Under Ohio law, litter is any trash thrown, discarded or dropped by a person onto public property, private property not owned by the individual, or into Ohio's waterways. The Ohio Revised Code prohibits littering, regardless of whether or not it was intentional. Numerous laws prohibit littering and illegal dumping.
Littering is a serious offense, punishable by fines of up to $500 and 60 days in jail. The Ohio Department of Natural Resources (ODNR) is committed to keeping Ohio clean and beautiful.
There are many kinds of littering offenses; the following is a brief overview of Ohio's major litter laws.
Littering and Illegal Dumping
Dumping waste, such as discarded trash, oil, appliances, scrap tires, furniture and other items, on private or public land and waterways is strictly prohibited by Ohio law. In addition to being unsightly, illegal dumps can pose health and safety hazards to people and wildlife. Ohioans must use licensed disposal facilities and insist that contracted waste haulers dispose of trash safely and legally.
ORC 3767.32 also prohibits unauthorized persons from knowingly placing litter and household wastes in a private litter/trash receptacle, unless he or she has authorization to use the litter/trash receptacle or the waste materials were generated on the public property where the receptacle is located. This protects property owners from having to pay for wastes illegally dumped into their litter/trash receptacles.
Littering from a Motor Vehicle
Littering from a motor vehicle can result in fines of up to $100, depending upon the seriousness of the offense. For casual littering from motor vehicles, law enforcement officers can issue tickets, just as they do for other traffic violations. The driver of a motor vehicle can also be held responsible for litter discarded onto the roadway by passengers.
Littering from a Watercraft Vessel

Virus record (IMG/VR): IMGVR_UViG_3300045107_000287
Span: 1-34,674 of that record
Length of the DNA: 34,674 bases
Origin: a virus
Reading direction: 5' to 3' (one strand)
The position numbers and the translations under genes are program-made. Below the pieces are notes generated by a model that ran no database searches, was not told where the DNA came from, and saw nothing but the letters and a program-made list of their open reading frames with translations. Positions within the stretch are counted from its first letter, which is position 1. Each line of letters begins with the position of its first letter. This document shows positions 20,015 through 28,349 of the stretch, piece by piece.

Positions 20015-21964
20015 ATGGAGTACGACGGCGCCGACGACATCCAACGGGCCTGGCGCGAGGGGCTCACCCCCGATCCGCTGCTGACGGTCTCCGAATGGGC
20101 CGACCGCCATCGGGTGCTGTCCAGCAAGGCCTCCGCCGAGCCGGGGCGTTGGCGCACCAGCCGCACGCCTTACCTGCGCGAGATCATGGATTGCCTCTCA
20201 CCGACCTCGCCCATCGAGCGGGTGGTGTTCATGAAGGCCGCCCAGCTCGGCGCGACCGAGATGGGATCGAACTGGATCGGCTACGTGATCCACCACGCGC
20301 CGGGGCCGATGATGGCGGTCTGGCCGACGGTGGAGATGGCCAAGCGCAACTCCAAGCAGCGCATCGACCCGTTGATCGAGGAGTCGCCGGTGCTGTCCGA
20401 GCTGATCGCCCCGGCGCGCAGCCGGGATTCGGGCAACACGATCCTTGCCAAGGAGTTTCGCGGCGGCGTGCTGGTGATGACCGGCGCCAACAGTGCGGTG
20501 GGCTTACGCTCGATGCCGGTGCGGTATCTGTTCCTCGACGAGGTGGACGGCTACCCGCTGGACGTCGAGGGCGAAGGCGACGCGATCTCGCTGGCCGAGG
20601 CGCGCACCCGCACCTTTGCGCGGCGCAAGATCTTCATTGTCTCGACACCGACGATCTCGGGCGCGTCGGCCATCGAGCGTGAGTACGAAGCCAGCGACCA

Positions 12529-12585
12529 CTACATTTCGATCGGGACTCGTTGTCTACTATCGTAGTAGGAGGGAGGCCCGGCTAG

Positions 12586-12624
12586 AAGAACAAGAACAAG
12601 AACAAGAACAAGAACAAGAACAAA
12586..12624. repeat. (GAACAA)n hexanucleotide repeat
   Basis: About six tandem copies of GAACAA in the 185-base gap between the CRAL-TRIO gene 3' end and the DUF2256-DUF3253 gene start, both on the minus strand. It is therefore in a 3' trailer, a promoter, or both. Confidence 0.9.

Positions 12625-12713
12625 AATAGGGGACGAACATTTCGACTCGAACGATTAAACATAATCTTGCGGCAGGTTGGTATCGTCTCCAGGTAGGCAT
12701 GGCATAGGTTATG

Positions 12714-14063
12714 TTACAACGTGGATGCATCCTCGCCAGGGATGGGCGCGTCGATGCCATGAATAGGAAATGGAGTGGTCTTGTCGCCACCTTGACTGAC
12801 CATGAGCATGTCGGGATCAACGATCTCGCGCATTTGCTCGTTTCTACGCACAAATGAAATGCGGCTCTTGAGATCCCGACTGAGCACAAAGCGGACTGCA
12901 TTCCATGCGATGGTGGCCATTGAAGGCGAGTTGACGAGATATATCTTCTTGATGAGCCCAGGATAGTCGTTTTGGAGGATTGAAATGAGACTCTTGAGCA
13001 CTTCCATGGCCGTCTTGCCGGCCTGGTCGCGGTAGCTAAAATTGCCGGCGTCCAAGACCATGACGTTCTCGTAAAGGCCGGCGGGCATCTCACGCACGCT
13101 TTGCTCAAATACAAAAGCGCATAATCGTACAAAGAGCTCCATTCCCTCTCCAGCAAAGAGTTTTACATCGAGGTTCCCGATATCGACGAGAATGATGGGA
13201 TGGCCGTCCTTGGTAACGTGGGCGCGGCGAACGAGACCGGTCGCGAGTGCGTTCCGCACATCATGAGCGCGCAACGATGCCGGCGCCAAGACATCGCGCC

This law is similar to littering from a motor vehicle law. No operator or occupant of a vessel, regardless of intent, may discard or deposit litter in any Ohio waters. The operator of a watercraft vessel can also be held responsible for allowing litter to be dropped out of the vessel.
This law requires vehicles transporting materials that could escape, leak or drop be designed to remain inside the vehicle at all times. In addition, vehicles loaded with garbage, solid waste or other unsanitary materials that are susceptible to blowing or bouncing out, cannot be driven unless their contents are sufficiently covered. Law enforcement officers do not have to witness the material falling from a vehicle in order to make an arrest. Exceptions to this law include farm vehicles transporting agricultural products and trash vehicles in the process of acquiring their loads.
IDEA: Illegal Dumping Economic Assessment
The Illegal Dumping Economic Assessment (IDEA) model was developed by the U.S. EPA, Region 5, to provide community leaders with a tool for assessing and measuring costs of illegal dumping activities. Use of the model can be a first step in quantifying such costs, thereby supporting cost management and policy-making decisions associated with illegal dumping prevention programs.
The IDEA model is easy to use and comes with a user's guide and provides general instructions and helpful tips for using the model to assess illegal dump site costs.
For more information, go to the U.S. EPA website: http://www.epa.gov/region5/illegaldumping/
Information from the Ohio Department of Natural Resources, Division of Recycling & Litter Prevention